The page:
Kelly Rowland's fourth studio album Talk A Good Game dropped yesterday with guest…
- Posted on Jul 12th 2009 6:16PM by Charley Rogulewski
"It not my birthday yet," the multi-instrumentalist corrected, "but in a couple of hours." Bird might as well have been celebrating his birthday all year.The Chicago native's latest and fifth solo album, 'Noble Beast,' was released this past January on indie label Fat Possum, and reached an impressive No. 12 on the U.S. chart. The success of 'Noble Beast' graduated Bird to Bonnaroo's Which stage, a step up from his usual slot in one of the festival's smaller tent stages and to larger venues across the U.S., like the evening's renown amphitheater and New York City's Radio City Music Hall.
"Well, thanks." Bird humbly announced after the crowd of about 3,000, sang him an impromptu version of 'The Happy Birthday Song.' "I'm touched."
In a time when several bands seem to be coming out of Brooklyn armed with a KORG synth and caked with psychedelic swampiness, an Andrew Bird set can be refreshing. Bird's own tools include a traditional violin he plays non-traditionally, plucking away with his finger like a jazz musician on upright bass in between the usual strums, a guitar and the vintage glockenspiel, which propped up on a stand is two worlds away from the synthesizer. Quite frankly, Bird could probably make blowing on a blade of grass sound like a symphony. But Bird isn't a musical neo-Luddite. His talent lies in taking his traditional training and transforming it, with the help of distortion pedals, into a contemporary sound that is both inspiring, dramatic and impressive to watch.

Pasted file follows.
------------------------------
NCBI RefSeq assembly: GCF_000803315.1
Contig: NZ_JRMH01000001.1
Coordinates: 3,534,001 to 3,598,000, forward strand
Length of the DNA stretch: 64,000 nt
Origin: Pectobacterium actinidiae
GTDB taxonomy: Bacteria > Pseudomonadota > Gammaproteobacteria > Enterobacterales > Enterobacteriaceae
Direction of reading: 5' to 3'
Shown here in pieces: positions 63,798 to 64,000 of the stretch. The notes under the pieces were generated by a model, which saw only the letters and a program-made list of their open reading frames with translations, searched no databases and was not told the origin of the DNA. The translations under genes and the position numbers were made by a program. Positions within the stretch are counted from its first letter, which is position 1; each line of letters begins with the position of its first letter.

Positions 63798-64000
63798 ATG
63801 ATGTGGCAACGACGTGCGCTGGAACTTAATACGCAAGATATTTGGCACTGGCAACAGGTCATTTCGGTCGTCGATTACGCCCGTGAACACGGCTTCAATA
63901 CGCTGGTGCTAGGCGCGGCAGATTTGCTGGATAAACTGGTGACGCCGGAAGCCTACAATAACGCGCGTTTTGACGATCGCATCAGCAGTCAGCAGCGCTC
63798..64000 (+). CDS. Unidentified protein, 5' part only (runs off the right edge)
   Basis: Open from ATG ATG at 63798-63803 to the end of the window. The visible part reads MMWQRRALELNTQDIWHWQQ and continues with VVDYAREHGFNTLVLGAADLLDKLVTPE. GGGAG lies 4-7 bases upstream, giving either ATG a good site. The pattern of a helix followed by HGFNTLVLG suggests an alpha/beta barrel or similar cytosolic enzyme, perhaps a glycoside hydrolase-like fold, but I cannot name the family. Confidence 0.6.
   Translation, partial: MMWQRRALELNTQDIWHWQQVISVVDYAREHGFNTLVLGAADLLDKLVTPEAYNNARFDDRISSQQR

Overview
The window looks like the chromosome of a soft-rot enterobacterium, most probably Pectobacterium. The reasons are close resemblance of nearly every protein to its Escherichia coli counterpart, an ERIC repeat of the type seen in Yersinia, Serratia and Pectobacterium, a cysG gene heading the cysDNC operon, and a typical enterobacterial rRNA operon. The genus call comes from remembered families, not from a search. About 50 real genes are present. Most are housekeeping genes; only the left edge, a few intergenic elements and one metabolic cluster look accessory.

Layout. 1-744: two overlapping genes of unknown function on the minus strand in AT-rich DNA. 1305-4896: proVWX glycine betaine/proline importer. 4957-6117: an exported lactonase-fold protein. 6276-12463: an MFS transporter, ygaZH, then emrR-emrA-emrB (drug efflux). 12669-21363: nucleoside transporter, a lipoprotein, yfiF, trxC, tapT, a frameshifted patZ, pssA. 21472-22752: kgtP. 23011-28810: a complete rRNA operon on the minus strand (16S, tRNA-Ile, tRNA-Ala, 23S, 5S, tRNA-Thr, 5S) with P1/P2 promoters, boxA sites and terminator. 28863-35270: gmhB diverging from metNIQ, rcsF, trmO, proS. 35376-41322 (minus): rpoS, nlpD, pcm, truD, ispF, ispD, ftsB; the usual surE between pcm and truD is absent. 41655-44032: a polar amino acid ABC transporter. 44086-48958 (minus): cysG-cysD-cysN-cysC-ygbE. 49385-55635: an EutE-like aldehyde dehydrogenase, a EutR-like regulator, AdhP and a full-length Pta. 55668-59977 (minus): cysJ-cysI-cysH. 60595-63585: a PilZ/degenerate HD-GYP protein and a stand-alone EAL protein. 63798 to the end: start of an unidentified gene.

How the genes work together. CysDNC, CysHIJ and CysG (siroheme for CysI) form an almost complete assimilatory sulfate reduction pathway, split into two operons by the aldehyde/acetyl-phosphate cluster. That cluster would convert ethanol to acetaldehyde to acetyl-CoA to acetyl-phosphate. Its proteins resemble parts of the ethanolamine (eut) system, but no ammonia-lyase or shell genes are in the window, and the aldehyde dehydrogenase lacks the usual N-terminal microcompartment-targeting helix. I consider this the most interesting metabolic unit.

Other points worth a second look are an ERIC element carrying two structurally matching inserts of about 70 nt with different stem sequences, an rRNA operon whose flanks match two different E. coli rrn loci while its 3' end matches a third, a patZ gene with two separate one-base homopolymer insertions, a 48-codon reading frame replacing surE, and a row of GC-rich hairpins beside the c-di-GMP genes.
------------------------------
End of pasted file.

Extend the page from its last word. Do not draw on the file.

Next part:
Bird, along with his three piece band -- keyboardist/drummer Martin Dosh, guitarist Jeremy Ylvisaker and sax, clarinet and bass player Mike Lewis -- can flip into big band rock mode looping different violin or guitar riffs, hand claps and whistles. Even without the loops, as Friday night's show plagued with some technical glitches showed, Bird can play on. "It's all extraneous stuff," Bird assured of the ailing loops. "We can still make music without it."